Friday, March 1, 2013

The Difference of a Mile

I didn't grow up shopping at Walmart and was never typically a Walmart fan.  We did all of our grocery shopping at the local Cub Foods (which still holds an oddly prominent place in my childhood memories).



But when we moved to Arizona the closest grocery store (other than a more expensive "gourmet"-type store) was a very small neighborhood Walmart down the main street a few blocks. It wasn't a bad little place and I grew to like it.

When we purchased our home, we found ourselves too far away from that grocery store to justify the trip. Now we go to one of the massive Super Walmarts that takes up at least one square block and has a garden center, a tire shop, a grocery store and an expansive electronics site.

My frustration with our Walmart has been growing. Every time I go, something I need is out of stock. It started happening around Thanksgiving and it's become an expected part of my trips there. If I'm in a plucky mood, I'm sardonically amused by it; if I'm in a hurry then I'm disgusted.

And then there's the normal annoyances: it's over-crowded and cramped, the lines can get tiresomely long despite the 45 check-out lanes, most of which lie unused, etc. You've been to Walmart so you know.

The other day I dropped David off at work and decided to do my grocery shopping at our old Walmart, which is a little closer to his workplace than the big one we now normally use. It was an extremely pleasant experience! The store was well-lit, the aisles were well-stocked (I found everything I needed - amazing!), and the employees were smiling. When I got to the check-out lane, there was one elderly woman ahead of me. The cashier remembered her from a visit to the store a week ago, when the shopper had been purchasing large quantities of dessert ingredients for her son's funeral. The cashier asked her how the desserts had turned out, if she had had enough to go around and told the shopper she had been thinking about her all week, hoping that she was making it through this difficult time. I was pleased that the cashier cared enough about her job to pay attention to the people who passed through her line, even remembering significant stories like that of the woman in front of me.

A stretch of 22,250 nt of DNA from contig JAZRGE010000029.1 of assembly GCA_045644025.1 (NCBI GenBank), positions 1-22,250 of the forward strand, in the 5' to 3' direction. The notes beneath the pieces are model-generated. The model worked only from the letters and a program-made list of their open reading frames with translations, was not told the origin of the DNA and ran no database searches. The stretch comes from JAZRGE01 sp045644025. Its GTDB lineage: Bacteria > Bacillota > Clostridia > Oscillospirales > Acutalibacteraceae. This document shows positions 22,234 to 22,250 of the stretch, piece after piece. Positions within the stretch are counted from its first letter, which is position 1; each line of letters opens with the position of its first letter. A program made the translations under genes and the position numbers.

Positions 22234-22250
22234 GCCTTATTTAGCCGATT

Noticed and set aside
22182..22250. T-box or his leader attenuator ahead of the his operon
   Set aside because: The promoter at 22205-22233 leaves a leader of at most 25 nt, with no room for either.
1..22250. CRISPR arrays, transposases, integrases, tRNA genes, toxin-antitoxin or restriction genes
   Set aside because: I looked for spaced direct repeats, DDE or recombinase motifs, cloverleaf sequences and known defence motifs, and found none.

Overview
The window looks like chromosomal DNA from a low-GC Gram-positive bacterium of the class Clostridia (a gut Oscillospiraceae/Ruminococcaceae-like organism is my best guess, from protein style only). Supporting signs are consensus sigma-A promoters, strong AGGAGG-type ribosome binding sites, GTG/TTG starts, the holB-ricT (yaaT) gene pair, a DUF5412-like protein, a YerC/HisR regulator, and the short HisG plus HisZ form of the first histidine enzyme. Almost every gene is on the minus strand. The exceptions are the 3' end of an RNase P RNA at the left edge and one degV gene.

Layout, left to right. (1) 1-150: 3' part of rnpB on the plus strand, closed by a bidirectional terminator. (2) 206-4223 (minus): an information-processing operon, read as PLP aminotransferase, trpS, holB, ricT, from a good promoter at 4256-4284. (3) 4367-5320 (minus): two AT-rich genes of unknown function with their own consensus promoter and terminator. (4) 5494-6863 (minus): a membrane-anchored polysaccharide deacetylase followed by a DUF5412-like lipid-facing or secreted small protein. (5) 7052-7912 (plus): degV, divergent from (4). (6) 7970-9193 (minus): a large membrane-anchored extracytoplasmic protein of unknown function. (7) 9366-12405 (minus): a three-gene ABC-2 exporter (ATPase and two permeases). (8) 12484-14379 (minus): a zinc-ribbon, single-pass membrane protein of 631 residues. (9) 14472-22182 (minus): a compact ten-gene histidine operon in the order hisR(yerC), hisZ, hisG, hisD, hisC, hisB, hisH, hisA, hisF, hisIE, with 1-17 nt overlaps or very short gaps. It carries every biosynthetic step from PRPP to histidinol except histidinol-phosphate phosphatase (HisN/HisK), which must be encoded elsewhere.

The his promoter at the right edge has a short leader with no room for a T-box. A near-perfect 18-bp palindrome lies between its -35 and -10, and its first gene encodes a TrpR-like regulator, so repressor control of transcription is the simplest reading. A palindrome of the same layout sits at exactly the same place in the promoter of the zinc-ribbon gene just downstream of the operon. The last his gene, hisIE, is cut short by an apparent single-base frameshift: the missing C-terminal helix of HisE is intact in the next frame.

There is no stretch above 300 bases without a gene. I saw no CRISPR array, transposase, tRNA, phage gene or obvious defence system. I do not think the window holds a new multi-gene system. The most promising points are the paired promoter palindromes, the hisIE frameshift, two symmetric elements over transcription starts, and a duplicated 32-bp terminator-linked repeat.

When it was my turn to check-out, the cashier started applying ad-match prices for me, even though I hadn't asked her to and had not brought my own ads with me. In fact, I had been kicking myself for leaving my store ads at home since I ended up purchasing quite a bit of produce. The cashier's thoughtfulness saved me a decent sum of money.

In the end, this isn't a morality tale. This isn't "Thus, Walmart is evil" or "Thus, Walmart is great." This isn't even "Thus, if you work in retail you should all remember conversations you had with customers one week ago." This is just a retelling of one of those moments during an otherwise ordinary day that made me feel a little bit better about the world. 

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